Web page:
Sisters, the more skin that's exposed, the more underwear parts that are not covered up, the more many men around you waver.  Brothers, we have a responsibility to learn to control our own bodies [and minds] in a way that is holy and honorable--not in passionate lust like the heathen who do not know God. (1 Thess.4:4-5).  Our control is not the ladies' job.  But ladies, please help us.  We desire to glorify God and point people to His gospel.  You can make that more difficult..., or more likely.

To hear the entire sermon, click on

Thursday, August 11, 2011

Are spending cuts or protracted debt immoral?

Here's a question: if I owed you boatload of money you know I'll never be able to pay back, would you keep loaning me money?  Think of the $14 trillion America's in debt.  Once despised, debt has become a way of living not only for individuals, but for the government.  Some critics swear it's driving us off a precipice while others insist it's good for the economy.  Kinda like arsenic is good for your fever blister.

The political brinkmanship both parties played last week before the S & P downgrade of US creditworthiness, shows that our so-called debate over the national debt really isn't a debate; we're on two different planets.  At least two.  Conservatives insist we must stop spending money we don't have while liberals ("progressives" if you prefer) insist we must spend play money because the innumerable federal programs they pay for help so many people in need.

This blog's not for analyzing national politics but when holding the line on spending is labeled "immoral" by people like NY Senator Chuck Schumer, I'm going to wade in.  Suddenly, everybody's got religion--even on Capitol Hill where they're asking, "What would Jesus do?"  Democrats insist that because Jesus favored the poor in his teachings, he would condemn the proposed cuts in increased spending demanded by Republicans.  And Republicans claim that because delaying coming to grips with our soaring debt could bankrupt future generations--or even this one, Jesus would insist we get our financial house in order.

At the crux of any discussion on the morality of a federal budget and debt must be right thoughts about borrowed money.  My wife and I are not wealthy by American standards but proportionate to our income, we try to give away a lot of money.  Yet, we have never donated someone else's money.  Or borrowed money to donate to someone.  I once heard of a pastor who borrowed $50,000 to give to his church's building project.  That's just looney.

The Bible says that borrowing turns people into slaves.  Meaning, since the lender could call in the loan at any time, we must dance to his tune.  We are not free to do as we wish (think of China playing a flute in 2025).  And, we have a spiritual/moral obligation to repay any loan (Let no debt remain outstanding... Rom.13:8). 

What would Jesus do?  It's true that He advocated for the poor.  He condemned the rich who mistreated them.  He condemned all the people who were unconcerned about them.  But when he was preaching to thousands on a hillside, what Jesus wouldn't do is have one of His disciples write a letter to Rome demanding that they feed his audience.  He fed them Himself.  King David and King Solomon did not use the Israeli treasury to feed those who were in need.  It was not the government's responsibility to feed the poor, that was the responsibility of the citizenry; to be generous.  Too often I see people apply Scriptures for individuals, to government.  Careful.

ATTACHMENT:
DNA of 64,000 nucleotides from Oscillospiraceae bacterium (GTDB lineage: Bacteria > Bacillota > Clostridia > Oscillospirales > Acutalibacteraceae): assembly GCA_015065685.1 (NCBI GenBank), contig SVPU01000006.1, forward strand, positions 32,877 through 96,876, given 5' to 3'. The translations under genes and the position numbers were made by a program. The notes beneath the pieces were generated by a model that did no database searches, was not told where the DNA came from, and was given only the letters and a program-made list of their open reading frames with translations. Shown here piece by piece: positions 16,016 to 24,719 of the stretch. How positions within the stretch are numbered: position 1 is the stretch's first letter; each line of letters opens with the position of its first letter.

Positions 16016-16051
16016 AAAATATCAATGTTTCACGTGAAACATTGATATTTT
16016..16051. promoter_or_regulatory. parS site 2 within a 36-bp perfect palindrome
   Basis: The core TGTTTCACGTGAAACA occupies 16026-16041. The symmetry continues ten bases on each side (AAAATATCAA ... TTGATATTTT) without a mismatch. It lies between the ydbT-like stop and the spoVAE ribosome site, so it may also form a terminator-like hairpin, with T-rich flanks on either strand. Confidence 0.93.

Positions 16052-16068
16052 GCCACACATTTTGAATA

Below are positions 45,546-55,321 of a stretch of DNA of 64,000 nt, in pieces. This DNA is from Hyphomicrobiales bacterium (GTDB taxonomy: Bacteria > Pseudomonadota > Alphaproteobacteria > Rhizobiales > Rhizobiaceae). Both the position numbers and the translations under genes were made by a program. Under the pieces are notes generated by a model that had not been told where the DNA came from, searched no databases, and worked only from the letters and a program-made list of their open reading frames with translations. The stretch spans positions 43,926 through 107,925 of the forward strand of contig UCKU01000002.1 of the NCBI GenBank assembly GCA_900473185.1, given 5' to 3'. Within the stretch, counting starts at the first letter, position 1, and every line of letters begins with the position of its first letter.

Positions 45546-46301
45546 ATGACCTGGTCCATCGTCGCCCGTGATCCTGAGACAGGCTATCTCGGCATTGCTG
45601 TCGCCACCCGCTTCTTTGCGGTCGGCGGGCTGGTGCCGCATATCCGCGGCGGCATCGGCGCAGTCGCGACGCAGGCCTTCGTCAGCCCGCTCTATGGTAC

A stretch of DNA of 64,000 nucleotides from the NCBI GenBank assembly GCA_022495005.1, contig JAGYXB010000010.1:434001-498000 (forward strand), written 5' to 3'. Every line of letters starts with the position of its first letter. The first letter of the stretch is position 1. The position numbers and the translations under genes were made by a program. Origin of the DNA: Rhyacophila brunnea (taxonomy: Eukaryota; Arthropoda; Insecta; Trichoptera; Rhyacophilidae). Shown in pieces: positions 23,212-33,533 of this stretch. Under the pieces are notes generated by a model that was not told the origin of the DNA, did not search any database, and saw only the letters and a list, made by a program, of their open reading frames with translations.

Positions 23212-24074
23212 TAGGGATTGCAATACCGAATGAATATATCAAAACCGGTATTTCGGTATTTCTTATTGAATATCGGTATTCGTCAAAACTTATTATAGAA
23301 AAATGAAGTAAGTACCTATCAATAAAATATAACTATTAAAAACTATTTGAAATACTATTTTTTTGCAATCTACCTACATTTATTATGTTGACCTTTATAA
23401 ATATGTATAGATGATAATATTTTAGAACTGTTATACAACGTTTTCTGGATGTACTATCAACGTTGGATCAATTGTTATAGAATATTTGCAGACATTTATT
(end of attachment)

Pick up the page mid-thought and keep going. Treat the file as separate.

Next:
Interestingly enough, the very people attacking conservatives for not caring about those in need, give away the least.  Arthur Brooks' book Who Really Cares? studied who gives the most to charity.  Armed with certain assumptions, he was stunned to learn that conservatives give 30% more than liberals.  Google's research was even worse: conservatives give twice as much as progressives.  Noted liberal columnist Nicholas Kristof says "We liberals are personally stingy."  In 2008 he wrote, Liberals show tremendous compassion in pushing for generous government spending to help the neediest people at home and abroad. Yet when it comes to individual contributions to charitable causes, liberals are cheapskates.
If there's no personal sacrifice, can you really claim to be compassionate?  If to meet John's need I reach for your wallet instead of mine, would you call me compassionate?  When congressional representatives vote to increase taxes to fund both their worthwhile and their worthless programs, there is no personal investment or sacrifice.
And who with a straight face can define compassion as voting to spend money you know you won't have?  That too is immoral and something for which future generations will demand an accounting. 
Part of the "immorality" charge against those promoting spending controls and tax breaks is that very wealthy people and large businesses are using tax loopholes to pay little or no taxes.  Looking for additional revenue, critics want them to pay "their fair share".  I could not agree more that our tax system is inequitable.  Which will not change until we send enough people with moral backbones to Washington to eliminate all tax breaks for anyone--especially those who can afford lobbyists--and impose some sort of a flat or fair tax.  Now THAT would be moral.

Monday, August 8, 2011

Is there something sinister in the Campus Crusade name change?

You may have heard a couple of weeks ago that the worldwide ministry of Campus Crusade for Christ is changing its name to "Cru".  I heard it mentioned briefly on the news but didn't know much about the rationale.  One thing I heard that was instructive was that founder Bill Bright's widow Vonette said a name change had long been in the works and that Bill had been supportive of it.  Having recently learned what fears name changes can spark, I was reluctant to judge CCC until I heard more.